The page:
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IMF forecasts lower US GDP

By Chen Weihua in Washington | China Daily USA | Updated: 2017-06-28 10:42

The International Monetary Fund on Tuesday cut its forecast for US GDP growth despite the country's long economic expansion and return to full employment.

It now predicts that the US economy will grow 2.1 percent in 2017 and 2018, from the 2.3 percent and 2.5 percent, respectively, in a forecast made earlier this year, according to the IMF Article IV report, which was conducted annually in assessing the health of an economy through consultation with its government.

The growth forecast for the US economy in 2019 and 2020 is 1.9 percent and 1.8 percent, respectively.

Alejandra Werner, director of the IMF Western Hemisphere Department, told a press conference on Tuesday that the January update to mark up the US growth forecast was made by incorporating an assumed fiscal stimulus that would roll out over the next few years.

"However, after discussions with the US authorities, and given the still-evolving policy plans, we have decided to remove that assumed stimulus from our forecast and base our projections on unchanged policies," he said.

Werner said that it reflects uncertainty about the macroeconomic policies that will be put in place in the coming months.

"As a result of the change in assumptions, we have lowered our near-term growth projection relative to that which was published in the April World Economic Outlook," he said.

The report released on Tuesday started with a positive note, praising the US economy as in its third-longest expansion since 1850. Real gross domestic product is now 12 percent higher than its pre-recession peak; job growth has been persistently strong; and although there are measurement uncertainties, the US economy appears to be back at full employment.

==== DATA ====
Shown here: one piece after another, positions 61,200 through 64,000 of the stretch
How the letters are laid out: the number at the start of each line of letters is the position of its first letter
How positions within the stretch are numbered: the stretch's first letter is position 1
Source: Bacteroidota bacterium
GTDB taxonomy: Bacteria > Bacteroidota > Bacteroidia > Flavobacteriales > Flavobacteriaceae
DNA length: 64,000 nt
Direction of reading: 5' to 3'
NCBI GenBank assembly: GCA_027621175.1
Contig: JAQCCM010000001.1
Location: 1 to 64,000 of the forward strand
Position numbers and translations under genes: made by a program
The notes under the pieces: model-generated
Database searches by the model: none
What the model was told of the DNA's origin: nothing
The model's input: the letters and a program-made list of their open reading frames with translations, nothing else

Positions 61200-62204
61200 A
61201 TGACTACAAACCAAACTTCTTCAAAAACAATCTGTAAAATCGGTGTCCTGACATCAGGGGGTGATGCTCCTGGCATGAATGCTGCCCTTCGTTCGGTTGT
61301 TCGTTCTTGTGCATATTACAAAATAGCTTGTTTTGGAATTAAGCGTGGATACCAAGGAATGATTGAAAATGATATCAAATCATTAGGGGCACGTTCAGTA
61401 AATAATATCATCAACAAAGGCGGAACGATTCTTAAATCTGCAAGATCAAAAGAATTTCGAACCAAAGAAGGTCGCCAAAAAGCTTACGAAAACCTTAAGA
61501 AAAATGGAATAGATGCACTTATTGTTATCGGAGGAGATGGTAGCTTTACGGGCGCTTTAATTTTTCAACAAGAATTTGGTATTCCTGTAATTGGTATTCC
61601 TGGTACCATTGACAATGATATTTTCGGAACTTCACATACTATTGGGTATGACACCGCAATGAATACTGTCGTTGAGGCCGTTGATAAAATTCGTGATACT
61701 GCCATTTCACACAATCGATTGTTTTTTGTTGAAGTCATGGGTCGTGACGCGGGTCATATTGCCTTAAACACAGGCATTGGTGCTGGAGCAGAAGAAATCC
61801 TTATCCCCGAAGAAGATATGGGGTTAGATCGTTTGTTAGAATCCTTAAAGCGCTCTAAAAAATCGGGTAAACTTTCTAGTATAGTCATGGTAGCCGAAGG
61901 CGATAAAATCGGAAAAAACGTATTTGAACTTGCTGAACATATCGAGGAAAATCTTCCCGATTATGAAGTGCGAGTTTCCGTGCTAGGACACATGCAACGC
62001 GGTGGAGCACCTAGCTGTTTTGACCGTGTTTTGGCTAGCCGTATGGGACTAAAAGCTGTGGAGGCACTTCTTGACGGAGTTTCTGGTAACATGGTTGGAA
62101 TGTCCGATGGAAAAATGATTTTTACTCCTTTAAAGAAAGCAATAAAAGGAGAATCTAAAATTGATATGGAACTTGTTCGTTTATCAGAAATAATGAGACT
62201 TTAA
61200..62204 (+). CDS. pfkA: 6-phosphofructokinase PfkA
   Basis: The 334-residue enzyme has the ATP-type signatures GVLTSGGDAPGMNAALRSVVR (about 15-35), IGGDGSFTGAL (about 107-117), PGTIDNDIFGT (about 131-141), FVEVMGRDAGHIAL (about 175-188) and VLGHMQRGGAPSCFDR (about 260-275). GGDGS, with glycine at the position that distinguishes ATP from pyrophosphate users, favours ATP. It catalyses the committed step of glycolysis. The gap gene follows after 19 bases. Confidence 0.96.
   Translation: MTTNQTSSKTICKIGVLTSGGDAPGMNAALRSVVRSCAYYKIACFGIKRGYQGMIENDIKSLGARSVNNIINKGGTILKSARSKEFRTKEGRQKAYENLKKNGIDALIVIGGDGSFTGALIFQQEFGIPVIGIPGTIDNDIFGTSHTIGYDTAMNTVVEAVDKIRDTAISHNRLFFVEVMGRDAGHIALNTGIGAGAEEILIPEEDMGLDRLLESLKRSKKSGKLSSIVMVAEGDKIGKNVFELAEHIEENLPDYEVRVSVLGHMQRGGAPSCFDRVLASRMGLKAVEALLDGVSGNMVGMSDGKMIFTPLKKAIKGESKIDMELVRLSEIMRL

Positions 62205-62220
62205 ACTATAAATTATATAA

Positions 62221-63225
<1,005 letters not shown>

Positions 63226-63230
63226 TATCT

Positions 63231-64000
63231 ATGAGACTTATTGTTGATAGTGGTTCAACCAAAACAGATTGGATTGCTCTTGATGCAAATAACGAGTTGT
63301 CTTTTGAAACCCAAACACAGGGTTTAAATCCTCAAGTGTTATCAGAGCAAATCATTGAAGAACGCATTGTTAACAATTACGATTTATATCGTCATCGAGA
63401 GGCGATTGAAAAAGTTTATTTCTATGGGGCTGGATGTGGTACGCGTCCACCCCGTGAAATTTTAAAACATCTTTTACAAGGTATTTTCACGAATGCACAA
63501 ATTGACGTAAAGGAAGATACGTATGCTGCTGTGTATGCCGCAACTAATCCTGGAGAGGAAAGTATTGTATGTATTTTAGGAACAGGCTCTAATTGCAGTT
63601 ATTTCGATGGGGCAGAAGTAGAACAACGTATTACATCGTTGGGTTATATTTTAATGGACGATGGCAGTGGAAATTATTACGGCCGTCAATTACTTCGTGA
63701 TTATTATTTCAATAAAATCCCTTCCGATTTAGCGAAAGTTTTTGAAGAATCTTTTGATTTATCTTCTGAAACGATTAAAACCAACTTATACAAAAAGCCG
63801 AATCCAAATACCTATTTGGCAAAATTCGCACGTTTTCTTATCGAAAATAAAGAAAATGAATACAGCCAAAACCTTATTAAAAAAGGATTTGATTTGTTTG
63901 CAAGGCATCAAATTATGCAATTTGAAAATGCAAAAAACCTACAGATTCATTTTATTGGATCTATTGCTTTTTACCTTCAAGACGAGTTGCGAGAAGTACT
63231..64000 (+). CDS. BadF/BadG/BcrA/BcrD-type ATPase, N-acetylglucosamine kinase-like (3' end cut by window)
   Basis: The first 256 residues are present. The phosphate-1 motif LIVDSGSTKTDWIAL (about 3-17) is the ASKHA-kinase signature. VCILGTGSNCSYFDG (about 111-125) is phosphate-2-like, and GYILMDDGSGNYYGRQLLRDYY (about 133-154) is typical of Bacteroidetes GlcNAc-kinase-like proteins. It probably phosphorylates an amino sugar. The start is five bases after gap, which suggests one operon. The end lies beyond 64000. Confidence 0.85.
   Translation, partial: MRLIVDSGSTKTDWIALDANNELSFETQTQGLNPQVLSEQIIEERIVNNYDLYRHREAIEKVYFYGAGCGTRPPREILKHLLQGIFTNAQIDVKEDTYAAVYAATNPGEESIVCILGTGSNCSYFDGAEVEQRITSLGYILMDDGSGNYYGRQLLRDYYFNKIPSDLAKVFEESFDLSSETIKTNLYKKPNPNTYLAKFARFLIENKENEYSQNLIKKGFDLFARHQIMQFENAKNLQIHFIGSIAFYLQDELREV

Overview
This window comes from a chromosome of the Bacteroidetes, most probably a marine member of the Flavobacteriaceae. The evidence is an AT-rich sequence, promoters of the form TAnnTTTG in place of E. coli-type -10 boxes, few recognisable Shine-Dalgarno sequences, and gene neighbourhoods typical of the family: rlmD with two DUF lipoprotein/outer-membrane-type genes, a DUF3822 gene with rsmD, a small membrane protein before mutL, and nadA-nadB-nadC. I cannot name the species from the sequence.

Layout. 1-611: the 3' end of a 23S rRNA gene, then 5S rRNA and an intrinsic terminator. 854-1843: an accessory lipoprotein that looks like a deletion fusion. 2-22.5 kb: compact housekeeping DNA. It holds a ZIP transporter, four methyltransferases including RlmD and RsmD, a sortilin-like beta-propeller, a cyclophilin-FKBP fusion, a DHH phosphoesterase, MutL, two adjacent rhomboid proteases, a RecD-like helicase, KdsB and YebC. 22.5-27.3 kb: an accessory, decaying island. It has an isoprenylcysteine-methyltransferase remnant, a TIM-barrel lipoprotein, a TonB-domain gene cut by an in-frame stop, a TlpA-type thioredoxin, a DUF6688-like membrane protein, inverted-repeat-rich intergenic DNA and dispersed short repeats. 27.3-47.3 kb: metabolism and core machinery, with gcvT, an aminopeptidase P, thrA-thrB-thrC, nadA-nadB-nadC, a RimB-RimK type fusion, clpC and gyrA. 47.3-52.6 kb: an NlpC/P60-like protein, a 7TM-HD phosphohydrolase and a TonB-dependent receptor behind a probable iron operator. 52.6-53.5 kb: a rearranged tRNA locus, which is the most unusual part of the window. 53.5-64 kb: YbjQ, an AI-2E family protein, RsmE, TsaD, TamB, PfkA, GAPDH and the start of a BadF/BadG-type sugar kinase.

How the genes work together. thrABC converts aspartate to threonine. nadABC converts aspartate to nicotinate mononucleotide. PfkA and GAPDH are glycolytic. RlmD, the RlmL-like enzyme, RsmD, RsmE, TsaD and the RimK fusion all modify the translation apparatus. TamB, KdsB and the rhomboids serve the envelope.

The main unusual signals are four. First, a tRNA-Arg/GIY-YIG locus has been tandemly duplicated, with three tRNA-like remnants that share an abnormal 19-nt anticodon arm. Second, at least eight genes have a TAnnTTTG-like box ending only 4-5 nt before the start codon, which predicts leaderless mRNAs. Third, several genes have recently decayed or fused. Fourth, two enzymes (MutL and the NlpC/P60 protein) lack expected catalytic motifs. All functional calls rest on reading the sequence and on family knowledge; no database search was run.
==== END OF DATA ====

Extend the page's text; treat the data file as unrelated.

But the US economic model is not working as well as it could in generating broadly shared income growth, the report said. The nation also is burdened by rising debt.

The US dollar is moderately overvalued by around 10-20 percent. The external position is moderately weaker than implied by medium-term fundamentals and desirable policies, according to the report.

It also noted that the current account (trade) deficit is expected to be around 3 percent of GDP over the medium term, and the net international investment position has deteriorated markedly in the past several years.

"Most critically, relative to historical performance, post-crisis growth has been too low and too unequal," the report said.

"As we have emphasized in past consultations, these include: generating faster economic and productivity growth, stimulating job creation, incentivizing business investment, balancing the budget and bringing down the public debt, and creating the fiscal space that is needed to finance priorities such as infrastructure and investments in human capital," Werner said.

chenweihua@chinadailyusa.com

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